First, you would use the CSS sprite generator to combine the separate images of each flag into one single image. Here’s what the combined image looks like:

US and FR flags
For our example, we are using the USA and the French flags

Then, you’d add the CSS that the tool provides to your site and then display each image by adding a <div> or <span> with that CSS class in your content.

Don’t worry if this isn’t making sense yet – we’ll show you step-by-step how to do this on your WordPress site in the next section!

How to Combine Images Using CSS Sprites on WordPress

Now, let’s take that high-level process from above and apply it specifically to how to combine images using CSS sprites in WordPress.

Let’s keep going with the flag example and add a third flag for Vietnam (that’s where I live!).

Here’s what the example page looks like without CSS sprites. Each image is a separate image file, so there are three images total and three HTTP requests for the images:

Images without CSS Sprites
What the page looks like without CSS sprites

And here’s what that content looks like in the WordPress editor – again, you can see three separate image blocks:

Images without CSS Sprites - WordPress editor
What the page looks like without CSS sprites: WordPress editor

Now, let’s combine those images using CSS sprites!

1. Combine the Images Using a CSS Sprite Generator

To get started, use a CSS sprite generator tool to combine your separate image files into a single file.

Make sure to properly size/resize your images before you upload them to the CSS generator tool. It will be a lot more difficult to do this later on because you’ll need to manipulate them with CSS, which is tough if you don’t know your way around CSS.

There are a lot of good generators, but I like this one called CSS Sprites Tool.

All you do is drag your images onto the interface. Then, click the Generate CSS Sprite button. You can leave all the other settings as the defaults:

CSS Sprites Tool - Generate button
CSS Sprites Tool: Generate CSS Sprites button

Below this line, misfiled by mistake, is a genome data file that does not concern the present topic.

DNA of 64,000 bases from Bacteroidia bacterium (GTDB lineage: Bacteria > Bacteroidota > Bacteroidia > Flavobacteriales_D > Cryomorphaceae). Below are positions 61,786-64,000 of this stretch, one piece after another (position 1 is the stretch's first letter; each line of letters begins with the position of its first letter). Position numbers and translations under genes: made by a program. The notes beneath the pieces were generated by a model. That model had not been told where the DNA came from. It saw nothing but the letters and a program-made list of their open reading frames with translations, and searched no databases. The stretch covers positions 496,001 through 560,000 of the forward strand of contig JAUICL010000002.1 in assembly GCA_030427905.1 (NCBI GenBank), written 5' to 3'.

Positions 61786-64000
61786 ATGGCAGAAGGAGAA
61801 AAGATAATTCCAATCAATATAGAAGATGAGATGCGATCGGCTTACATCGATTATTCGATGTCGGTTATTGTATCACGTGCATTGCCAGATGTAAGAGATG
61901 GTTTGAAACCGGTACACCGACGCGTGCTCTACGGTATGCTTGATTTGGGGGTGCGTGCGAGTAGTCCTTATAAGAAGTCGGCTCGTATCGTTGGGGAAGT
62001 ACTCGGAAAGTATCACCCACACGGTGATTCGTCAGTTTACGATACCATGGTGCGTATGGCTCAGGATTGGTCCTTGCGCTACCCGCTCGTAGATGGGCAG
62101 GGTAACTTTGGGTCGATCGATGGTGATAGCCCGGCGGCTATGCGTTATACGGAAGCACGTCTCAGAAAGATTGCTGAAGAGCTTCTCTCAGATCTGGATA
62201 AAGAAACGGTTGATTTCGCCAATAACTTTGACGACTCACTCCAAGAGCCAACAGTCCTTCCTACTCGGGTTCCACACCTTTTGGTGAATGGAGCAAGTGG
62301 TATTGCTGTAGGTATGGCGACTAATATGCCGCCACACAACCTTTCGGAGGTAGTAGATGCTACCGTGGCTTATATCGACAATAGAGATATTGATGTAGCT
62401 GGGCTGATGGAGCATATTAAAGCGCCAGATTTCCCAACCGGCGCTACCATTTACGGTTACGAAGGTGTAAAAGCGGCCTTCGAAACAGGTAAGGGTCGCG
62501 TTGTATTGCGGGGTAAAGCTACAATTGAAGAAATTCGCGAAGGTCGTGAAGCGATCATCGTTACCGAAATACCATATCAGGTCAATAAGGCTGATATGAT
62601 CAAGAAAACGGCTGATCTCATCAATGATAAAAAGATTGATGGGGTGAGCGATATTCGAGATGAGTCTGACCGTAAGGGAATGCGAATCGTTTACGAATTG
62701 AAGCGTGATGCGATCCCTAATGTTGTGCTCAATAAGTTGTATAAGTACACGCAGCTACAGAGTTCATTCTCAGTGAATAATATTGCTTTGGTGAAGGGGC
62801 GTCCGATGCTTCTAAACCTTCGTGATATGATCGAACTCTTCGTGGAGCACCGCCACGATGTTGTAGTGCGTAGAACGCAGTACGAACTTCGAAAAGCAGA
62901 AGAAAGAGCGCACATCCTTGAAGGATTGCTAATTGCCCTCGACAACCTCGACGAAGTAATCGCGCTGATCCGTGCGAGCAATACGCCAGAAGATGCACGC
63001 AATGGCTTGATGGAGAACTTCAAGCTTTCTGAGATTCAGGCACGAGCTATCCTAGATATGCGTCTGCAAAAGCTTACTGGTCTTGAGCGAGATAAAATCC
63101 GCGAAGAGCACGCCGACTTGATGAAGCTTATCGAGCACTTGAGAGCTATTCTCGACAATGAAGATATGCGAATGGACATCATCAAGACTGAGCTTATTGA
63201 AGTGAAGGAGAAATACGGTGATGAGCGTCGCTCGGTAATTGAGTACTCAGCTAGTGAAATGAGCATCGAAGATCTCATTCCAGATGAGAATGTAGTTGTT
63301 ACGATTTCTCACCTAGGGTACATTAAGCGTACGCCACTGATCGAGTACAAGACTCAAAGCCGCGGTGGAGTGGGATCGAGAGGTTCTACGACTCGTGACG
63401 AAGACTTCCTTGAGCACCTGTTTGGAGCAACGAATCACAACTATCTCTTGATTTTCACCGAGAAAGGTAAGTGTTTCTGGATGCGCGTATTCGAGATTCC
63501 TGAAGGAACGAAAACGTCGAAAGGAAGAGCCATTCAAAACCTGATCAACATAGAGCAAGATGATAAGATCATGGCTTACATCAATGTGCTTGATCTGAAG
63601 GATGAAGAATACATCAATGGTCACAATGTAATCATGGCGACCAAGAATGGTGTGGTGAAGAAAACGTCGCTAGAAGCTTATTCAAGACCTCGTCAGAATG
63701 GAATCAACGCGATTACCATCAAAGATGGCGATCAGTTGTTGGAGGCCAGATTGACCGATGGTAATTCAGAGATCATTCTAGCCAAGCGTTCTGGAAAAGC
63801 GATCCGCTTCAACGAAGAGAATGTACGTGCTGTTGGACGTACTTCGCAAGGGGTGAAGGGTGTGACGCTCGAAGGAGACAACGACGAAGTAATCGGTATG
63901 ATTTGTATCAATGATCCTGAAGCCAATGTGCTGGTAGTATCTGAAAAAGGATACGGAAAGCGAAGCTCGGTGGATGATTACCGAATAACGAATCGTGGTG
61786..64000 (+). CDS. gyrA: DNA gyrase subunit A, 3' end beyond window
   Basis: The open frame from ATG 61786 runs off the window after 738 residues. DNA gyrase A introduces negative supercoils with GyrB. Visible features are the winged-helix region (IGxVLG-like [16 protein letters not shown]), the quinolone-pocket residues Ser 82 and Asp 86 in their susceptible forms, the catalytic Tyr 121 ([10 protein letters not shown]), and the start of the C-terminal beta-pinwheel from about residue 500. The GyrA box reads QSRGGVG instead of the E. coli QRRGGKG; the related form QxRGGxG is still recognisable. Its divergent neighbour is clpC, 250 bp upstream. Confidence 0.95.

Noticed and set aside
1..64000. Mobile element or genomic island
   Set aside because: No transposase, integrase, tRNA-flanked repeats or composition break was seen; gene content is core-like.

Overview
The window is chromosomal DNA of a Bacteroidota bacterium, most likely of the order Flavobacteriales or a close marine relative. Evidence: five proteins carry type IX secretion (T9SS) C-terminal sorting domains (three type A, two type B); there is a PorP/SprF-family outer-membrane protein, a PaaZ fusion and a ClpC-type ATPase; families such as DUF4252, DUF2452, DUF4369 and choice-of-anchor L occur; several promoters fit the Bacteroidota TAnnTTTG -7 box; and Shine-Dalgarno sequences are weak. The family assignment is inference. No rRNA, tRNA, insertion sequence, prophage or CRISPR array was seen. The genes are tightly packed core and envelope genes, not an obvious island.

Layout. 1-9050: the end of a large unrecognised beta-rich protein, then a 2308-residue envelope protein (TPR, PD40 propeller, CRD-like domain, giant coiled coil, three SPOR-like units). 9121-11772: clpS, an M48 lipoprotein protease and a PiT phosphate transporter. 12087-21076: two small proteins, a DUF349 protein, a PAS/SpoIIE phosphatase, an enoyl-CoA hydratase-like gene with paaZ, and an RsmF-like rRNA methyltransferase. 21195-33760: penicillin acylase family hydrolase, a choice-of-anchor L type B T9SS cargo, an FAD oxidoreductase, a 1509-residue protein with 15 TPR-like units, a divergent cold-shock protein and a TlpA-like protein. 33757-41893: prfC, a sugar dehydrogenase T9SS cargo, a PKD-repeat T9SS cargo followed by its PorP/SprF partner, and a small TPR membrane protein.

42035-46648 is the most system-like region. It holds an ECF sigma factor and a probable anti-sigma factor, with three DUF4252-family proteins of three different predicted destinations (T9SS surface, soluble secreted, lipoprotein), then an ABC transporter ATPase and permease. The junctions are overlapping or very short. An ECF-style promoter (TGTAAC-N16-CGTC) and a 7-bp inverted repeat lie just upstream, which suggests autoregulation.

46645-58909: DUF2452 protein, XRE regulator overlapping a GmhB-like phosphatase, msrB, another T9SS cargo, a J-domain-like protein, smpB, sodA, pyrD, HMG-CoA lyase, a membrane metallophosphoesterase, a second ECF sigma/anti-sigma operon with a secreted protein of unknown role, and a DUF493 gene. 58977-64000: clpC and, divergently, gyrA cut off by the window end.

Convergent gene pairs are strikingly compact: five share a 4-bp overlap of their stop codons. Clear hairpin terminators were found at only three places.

Then, you should see three pieces of output:

  1. Some CSS code
  2. Some HTML code
  3. The combined image file
CSS Sprites Tool - Output
CSS Sprites Tool: Output

Download the combined CSS sprite image file and keep this page handy because you’ll need the code in the next steps.

2. Upload Combined Image to Your WordPress Media Library

Upload the combined image file to your WordPress Media Library. You’ll also want to keep this handy because you’ll need the direct image file URL in the next step:

Uploading the combined images to the Media Library
Uploading the combined image file to the WordPress Media Library

3. Add the CSS Code to Your WordPress Site

To add the CSS code to your WordPress site, go to Appearance → Customize → Additional CSS.

Then, paste in the CSS code from the sprite generator in step #1. As you do that, replace the background:url field with the direct link to the combined image file in your WordPress Media Library:

Adding the CSS code through the WordPress Customizer
Adding the CSS code through the WordPress Customizer

4. Use HTML Code to Display Images

To finish things out, you need to add the HTML code for each image at the location where you want that specific image to display in your content.

If you’re working in the WordPress block editor, that means that instead of using an image block to display each image, you’d use a custom HTML block instead. Here’s what it looks like: